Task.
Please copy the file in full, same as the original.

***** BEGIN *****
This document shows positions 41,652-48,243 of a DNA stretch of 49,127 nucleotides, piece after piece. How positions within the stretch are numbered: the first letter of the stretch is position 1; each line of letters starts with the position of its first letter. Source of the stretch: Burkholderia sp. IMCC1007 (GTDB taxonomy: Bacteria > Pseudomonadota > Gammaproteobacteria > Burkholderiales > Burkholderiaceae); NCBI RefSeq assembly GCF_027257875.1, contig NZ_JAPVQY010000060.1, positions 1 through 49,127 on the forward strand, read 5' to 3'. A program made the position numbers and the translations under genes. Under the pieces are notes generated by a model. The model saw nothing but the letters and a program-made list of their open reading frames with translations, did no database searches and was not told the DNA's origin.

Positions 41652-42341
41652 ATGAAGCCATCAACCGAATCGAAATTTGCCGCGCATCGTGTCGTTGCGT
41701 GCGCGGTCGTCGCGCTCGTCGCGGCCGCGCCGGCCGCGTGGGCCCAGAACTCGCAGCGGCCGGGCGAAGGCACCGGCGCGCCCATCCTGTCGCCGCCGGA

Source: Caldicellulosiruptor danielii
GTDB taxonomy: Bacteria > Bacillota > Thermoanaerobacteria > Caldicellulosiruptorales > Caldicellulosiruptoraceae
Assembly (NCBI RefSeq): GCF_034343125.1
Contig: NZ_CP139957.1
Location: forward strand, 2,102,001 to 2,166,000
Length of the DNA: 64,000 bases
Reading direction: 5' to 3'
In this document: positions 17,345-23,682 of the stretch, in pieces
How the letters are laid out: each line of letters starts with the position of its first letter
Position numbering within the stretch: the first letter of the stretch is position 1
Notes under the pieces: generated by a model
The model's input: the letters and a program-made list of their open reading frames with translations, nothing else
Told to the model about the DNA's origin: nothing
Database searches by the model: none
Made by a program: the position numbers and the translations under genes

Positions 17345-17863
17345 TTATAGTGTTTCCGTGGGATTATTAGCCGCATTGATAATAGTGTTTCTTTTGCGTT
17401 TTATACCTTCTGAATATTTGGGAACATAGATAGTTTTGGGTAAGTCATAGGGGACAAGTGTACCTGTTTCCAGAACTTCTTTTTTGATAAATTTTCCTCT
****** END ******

This document shows positions 41,652-48,243 of a DNA stretch of 49,127 nucleotides, piece after piece. How positions within the stretch are numbered: the first letter of the stretch is position 1; each line of letters starts with the position of its first letter. Source of the stretch: Burkholderia sp. IMCC1007 (GTDB taxonomy: Bacteria > Pseudomonadota > Gammaproteobacteria > Burkholderiales > Burkholderiaceae); NCBI RefSeq assembly GCF_027257875.1, contig NZ_JAPVQY010000060.1, positions 1 through 49,127 on the forward strand, read 5' to 3'. A program made the position numbers and the translations under genes. Under the pieces are notes generated by a model. The model saw nothing but the letters and a program-made list of their open reading frames with translations, did no database searches and was not told the DNA's origin.

Positions 41652-42341
41652 ATGAAGCCATCAACCGAATCGAAATTTGCCGCGCATCGTGTCGTTGCGT
41701 GCGCGGTCGTCGCGCTCGTCGCGGCCGCGCCGGCCGCGTGGGCCCAGAACTCGCAGCGGCCGGGCGAAGGCACCGGCGCGCCCATCCTGTCGCCGCCGGA

Source: Caldicellulosiruptor danielii
GTDB taxonomy: Bacteria > Bacillota > Thermoanaerobacteria > Caldicellulosiruptorales > Caldicellulosiruptoraceae
Assembly (NCBI RefSeq): GCF_034343125.1
Contig: NZ_CP139957.1
Location: forward strand, 2,102,001 to 2,166,000
Length of the DNA: 64,000 bases
Reading direction: 5' to 3'
In this document: positions 17,345-23,682 of the stretch, in pieces
How the letters are laid out: each line of letters starts with the position of its first letter
Position numbering within the stretch: the first letter of the stretch is position 1
Notes under the pieces: generated by a model
The model's input: the letters and a program-made list of their open reading frames with translations, nothing else
Told to the model about the DNA's origin: nothing
Database searches by the model: none
Made by a program: the position numbers and the translations under genes

Positions 17345-17863
17345 TTATAGTGTTTCCGTGGGATTATTAGCCGCATTGATAATAGTGTTTCTTTTGCGTT
17401 TTATACCTTCTGAATATTTGGGAACATAGATAGTTTTGGGTAAGTCATAGGGGACAAGTGTACCTGTTTCCAGAACTTCTTTTTTGATAAATTTTCCTCT